I think a lot about how our humanity has become woven into the machinery of the world. On many days, it looks like the machinery has the upper hand. . .
until we realize we can reclaim what makes us sentient, thoughtful, artistic, funny, generous, loving. There’s a lot to be said for being a human!
We have unwittingly become trained to seek out the dopamine hit of checking for a new message, looking for a “like” or following up on a news push notification. The more we check, the more we want that “hit” more often. Our independence and choice are diminished and our collective attention span recedes into the sunset. I’m right there with you, but am learning to choose “person over phone” more often these days.
Are you weak-willed because you just keep clicking? You’re not.
If you watched the 2020 documentary, The Social Dilemma, you might remember that programmers for social media sites (and this was years before the documentary was made) have known how to keep you engaged and poking away at your device. They are very, very good at it.
We’re so caught in this cycle that we’ll choose to be on screens to the detriment of our physical health. Our hands, necks, fingers, spines and breath bear the brunt of our having been trained to seek the dopamine hit. We’ve become uncomfortable with engaging in solitary mental activity. In fact, that resting state is rich with creativity and healing, once you get past the initial discomfort of saying no to your phone. (Do it! It feels great!)
Orienting to our environment is fundamental for physical and emotional health. It is the first thing infants do as they begin to engage with the world and grow neural connections.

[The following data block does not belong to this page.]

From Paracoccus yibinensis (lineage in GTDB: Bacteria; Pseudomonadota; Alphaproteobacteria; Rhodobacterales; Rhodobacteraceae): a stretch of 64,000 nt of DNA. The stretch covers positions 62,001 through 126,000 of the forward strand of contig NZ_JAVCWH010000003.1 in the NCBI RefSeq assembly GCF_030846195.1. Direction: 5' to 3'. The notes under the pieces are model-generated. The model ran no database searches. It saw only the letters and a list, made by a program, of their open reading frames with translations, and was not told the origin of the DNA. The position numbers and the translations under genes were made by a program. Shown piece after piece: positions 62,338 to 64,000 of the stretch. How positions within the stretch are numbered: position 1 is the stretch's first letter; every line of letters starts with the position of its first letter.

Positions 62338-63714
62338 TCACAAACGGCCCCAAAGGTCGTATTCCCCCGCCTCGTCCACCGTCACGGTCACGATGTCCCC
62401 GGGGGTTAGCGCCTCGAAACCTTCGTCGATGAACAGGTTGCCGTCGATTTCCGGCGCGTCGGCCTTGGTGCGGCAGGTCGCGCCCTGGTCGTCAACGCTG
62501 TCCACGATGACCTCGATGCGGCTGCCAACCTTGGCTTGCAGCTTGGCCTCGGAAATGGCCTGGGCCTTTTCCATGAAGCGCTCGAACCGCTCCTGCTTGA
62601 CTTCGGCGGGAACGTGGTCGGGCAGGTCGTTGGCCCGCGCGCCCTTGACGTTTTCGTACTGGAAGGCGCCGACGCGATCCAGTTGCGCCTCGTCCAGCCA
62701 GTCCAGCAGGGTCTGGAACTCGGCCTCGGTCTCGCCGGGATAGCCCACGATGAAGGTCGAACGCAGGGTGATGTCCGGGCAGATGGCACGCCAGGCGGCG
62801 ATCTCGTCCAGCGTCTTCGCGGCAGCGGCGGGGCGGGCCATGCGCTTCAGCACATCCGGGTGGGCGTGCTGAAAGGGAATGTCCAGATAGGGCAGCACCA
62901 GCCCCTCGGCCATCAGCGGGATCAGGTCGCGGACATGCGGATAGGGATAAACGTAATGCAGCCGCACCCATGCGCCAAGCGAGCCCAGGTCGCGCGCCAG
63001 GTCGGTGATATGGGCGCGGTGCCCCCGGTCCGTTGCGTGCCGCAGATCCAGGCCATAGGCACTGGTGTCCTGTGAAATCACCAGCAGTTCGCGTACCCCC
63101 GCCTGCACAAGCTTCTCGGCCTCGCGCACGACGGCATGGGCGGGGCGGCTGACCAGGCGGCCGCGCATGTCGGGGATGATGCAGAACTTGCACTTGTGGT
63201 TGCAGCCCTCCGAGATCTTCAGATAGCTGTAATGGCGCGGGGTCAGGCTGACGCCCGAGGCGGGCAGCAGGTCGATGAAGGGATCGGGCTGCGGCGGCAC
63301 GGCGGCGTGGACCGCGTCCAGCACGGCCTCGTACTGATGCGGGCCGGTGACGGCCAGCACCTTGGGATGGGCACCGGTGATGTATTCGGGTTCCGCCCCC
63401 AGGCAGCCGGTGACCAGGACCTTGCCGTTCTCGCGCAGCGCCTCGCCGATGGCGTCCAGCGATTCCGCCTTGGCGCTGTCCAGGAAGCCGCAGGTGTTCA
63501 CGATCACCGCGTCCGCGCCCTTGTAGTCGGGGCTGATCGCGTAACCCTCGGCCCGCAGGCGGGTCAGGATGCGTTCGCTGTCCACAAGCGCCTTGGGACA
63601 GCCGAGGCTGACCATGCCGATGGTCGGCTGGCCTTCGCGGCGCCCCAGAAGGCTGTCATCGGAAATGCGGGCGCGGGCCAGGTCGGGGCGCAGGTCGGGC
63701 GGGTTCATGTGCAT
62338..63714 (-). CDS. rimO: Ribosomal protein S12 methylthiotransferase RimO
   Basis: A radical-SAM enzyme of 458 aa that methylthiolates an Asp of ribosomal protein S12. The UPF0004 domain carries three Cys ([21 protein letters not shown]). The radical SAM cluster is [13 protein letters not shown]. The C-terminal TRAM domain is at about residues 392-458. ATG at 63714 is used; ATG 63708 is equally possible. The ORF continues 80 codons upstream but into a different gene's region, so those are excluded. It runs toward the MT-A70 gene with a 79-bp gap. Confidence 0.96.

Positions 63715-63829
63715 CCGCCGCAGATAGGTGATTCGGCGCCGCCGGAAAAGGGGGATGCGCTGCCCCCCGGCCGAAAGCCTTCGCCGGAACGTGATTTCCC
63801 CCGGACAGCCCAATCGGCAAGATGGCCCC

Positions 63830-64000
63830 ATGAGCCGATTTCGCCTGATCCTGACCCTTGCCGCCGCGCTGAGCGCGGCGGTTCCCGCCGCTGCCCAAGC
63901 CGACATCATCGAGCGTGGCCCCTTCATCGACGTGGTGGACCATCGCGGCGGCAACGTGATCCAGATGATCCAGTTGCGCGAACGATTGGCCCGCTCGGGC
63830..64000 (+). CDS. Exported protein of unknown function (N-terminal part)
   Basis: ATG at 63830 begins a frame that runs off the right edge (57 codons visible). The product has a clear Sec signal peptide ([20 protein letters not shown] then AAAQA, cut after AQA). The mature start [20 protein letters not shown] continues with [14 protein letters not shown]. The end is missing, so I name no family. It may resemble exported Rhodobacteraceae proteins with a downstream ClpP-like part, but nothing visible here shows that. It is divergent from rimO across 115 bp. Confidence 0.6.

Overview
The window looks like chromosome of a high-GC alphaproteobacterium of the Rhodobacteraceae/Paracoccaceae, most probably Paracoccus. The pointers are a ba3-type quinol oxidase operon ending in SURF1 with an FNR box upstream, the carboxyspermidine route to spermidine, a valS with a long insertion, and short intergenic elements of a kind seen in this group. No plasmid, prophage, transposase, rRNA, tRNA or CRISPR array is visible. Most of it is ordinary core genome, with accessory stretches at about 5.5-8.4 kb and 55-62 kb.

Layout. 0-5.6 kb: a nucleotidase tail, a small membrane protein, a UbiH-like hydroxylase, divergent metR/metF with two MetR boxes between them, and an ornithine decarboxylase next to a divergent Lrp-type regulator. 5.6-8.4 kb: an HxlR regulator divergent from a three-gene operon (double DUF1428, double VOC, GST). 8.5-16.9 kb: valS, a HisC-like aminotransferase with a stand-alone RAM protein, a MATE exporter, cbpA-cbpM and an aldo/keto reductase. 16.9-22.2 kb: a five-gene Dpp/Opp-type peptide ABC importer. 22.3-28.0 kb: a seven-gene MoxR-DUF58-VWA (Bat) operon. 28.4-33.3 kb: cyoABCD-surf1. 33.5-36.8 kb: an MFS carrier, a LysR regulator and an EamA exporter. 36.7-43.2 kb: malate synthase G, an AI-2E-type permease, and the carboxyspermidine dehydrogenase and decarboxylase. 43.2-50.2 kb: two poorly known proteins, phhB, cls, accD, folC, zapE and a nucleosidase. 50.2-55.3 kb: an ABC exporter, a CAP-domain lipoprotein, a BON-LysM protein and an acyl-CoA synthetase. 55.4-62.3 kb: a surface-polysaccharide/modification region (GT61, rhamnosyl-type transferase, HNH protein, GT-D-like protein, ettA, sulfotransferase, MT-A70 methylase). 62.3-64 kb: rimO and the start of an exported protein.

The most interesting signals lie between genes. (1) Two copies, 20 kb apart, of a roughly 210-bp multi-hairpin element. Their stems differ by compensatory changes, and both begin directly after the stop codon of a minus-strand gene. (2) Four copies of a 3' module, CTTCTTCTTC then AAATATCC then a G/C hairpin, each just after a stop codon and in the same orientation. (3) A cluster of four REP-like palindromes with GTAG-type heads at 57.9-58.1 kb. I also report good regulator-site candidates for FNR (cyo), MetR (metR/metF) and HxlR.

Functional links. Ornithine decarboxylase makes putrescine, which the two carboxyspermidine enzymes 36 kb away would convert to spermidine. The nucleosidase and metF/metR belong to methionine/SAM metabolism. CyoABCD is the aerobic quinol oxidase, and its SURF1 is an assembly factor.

Orienting helps build proprioception— knowing where we are in space. Without it, our nervous systems are flailing, looking to right us without a compass to do so. It is challenging to regulate a nervous system that hasn’t learned to orient. There isn’t a substitute for it and every moment of our lives offers us the opportunity to practice it.
Your health, which is different from fitness, is a collection of attitudes and practices, rather than a one-to-one correlation of how to “fix” something.
You might not realize the importance of simply looking around. When you take in your surroundings, you connect with the world, become curious about other people, grow your proprioception and create agency in making a choice to put down your device. It all adds up. Will it cure everything that ails you? No. But an orienting practice is a powerful declaration of your presence to yourself and the world.
How about a gentle first go?
Next time you are in a waiting room, at a rest stop, sitting in your car waiting for something, how about making the choice to put down your phone and look around?
Notice how you feel. Sometimes it will quiet your nervous system and sometimes it might create a slight agitation at first. No worries! It gets easier and more enjoyable.
Sometimes I play “I Spy” with myself, picking out circular shapes, shadows, the color orange, that kind of thing. It really is fun.
You might feel uncomfortable and a little foolish standing at a rest stop or in a line just looking around. It can feel vulnerable. But who knows, you might strike up a short, friendly conversation with a fellow human that will become part of the story of your day.
Let’s allow ourselves presence and connection. No matter how smart those programmers are, presence and connection with your world won’t be replaced by an app.
Thank you for reading. Be well, and in all things, Choose Human.
To read the other post in this newsletter (the one with The Fuzz Speech, click here)